Volunteers: Where to Find Them, How to Use Them
Why? Because studies have shown that volunteering helps corporations retain staff. It positively affects their bottom lines to retain staff. That makes shareholders happy.
According to a recent study of 240 companies by the Committee Encouraging Corporate Philanthropy (CECP): “As corporate profits declined in 2008 and 2009, cash giving budgets were tightened and some corporate contributions professionals looked within their companies to find unique ways to continue supporting communities.
“Many U.S. companies offered volunteer support to nonprofit partners, in addition to funds, in a given year.
“As you can see from the diagram [figure 18 in the right box], Paid-Release-Time offerings increased both for companies that increased total giving and decreased total giving from 2007 to 2012.”
Bottom line: More and more corporations are shifting from direct cash donations to the corporate volunteering model.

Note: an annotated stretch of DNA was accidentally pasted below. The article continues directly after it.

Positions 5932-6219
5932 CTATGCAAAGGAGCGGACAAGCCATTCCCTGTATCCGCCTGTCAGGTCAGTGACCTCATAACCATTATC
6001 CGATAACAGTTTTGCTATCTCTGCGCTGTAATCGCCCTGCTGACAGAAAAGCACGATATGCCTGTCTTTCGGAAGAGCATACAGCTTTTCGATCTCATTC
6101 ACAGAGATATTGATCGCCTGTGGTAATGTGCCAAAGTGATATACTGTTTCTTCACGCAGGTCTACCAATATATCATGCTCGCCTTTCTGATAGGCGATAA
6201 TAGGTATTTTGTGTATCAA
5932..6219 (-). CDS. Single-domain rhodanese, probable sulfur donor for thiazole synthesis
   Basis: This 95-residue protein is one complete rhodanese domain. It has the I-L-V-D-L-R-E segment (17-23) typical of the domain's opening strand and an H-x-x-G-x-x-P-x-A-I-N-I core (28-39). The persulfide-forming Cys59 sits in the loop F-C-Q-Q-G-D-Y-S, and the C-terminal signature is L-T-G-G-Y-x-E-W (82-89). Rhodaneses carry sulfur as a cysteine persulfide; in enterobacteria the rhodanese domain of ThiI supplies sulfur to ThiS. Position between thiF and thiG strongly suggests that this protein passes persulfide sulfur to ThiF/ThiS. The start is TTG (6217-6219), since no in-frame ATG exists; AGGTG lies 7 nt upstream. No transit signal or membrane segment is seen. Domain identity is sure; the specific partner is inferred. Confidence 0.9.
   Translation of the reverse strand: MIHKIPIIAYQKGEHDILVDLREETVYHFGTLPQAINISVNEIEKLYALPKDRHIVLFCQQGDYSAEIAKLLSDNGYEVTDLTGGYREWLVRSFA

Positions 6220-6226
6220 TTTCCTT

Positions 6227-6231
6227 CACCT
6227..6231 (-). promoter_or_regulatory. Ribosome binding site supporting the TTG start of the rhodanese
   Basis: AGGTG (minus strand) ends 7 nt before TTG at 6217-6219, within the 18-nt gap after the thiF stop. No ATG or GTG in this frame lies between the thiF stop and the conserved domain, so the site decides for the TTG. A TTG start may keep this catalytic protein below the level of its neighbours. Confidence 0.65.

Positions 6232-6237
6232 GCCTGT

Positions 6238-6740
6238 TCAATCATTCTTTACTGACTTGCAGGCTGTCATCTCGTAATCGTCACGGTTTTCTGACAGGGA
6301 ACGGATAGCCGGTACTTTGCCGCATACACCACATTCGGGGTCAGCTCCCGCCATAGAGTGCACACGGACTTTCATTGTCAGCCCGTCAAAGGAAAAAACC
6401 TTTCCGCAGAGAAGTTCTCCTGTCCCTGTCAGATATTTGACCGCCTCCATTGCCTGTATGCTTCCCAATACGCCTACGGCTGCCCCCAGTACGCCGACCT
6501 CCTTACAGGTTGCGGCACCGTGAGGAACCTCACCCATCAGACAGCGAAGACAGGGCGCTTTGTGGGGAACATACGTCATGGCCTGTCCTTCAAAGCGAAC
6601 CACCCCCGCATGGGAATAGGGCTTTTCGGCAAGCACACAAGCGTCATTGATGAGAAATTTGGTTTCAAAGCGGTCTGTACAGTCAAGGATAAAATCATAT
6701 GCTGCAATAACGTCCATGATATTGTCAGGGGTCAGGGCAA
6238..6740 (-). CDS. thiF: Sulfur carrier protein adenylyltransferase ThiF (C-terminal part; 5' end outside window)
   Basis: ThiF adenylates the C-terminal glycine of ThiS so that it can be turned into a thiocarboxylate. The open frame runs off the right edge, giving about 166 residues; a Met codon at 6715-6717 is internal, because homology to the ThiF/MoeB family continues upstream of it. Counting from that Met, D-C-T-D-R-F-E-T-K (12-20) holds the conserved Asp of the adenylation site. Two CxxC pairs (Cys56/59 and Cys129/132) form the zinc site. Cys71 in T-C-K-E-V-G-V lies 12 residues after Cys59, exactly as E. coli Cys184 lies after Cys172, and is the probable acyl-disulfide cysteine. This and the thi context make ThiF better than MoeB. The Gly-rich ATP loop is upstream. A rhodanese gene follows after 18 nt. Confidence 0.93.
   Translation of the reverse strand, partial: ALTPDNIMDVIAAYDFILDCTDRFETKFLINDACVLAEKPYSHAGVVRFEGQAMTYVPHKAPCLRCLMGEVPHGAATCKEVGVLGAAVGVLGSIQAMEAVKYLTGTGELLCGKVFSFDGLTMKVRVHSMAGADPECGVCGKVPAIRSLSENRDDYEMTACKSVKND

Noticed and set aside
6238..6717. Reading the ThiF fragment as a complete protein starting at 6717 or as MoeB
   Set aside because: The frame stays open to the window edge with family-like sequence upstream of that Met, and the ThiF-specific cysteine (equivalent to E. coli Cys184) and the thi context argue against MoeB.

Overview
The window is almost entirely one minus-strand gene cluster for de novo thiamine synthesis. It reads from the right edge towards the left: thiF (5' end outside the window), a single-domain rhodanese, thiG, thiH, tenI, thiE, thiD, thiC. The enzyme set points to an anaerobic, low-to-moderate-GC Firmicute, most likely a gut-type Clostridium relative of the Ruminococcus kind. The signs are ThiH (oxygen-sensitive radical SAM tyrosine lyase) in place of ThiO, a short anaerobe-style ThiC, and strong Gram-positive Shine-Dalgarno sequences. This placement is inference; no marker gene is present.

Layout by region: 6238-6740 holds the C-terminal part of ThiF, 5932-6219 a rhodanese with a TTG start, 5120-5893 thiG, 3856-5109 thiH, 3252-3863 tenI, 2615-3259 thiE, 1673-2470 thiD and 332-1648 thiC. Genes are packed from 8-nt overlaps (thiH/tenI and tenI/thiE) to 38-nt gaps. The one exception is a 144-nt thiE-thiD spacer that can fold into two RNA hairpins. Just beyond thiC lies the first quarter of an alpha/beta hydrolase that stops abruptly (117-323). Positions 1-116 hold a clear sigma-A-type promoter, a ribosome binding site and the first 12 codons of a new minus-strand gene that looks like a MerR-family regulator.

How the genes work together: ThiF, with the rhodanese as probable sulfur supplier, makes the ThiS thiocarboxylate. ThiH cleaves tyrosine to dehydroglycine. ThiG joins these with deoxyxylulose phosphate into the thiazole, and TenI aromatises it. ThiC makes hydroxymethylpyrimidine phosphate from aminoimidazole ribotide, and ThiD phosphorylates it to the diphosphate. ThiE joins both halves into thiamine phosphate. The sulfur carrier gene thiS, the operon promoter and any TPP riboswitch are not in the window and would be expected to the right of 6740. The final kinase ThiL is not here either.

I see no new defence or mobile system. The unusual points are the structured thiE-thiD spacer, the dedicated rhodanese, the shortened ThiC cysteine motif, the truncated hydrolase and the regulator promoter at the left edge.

How can you apply this? Did you know that corporate volunteers expect more?
If corporate volunteers volunteer through their companies, they expect you to be organized. They want to know in advance exactly what they will be doing. So to get ready to give corporate volunteers the time of their lives, start by getting organized.
Why not try creating an information pack for corporations? An information pack can show you’re more organized than the average
If they know you’re organized, they’ll be much more interested in volunteering with you.
Your corporate volunteering information pack should include (via volunteer.ie/resources/factsheets-guides):
- Mission and values of your organization
- Information about how your programs change the world
- How volunteers support the work of your organization.
What you do with volunteers
- How many volunteers do you normally have at any one time?
- What roles do they generally have?
- How could corporate volunteers be included into your programs? What type of role could they have?
Examples of projects you need volunteers for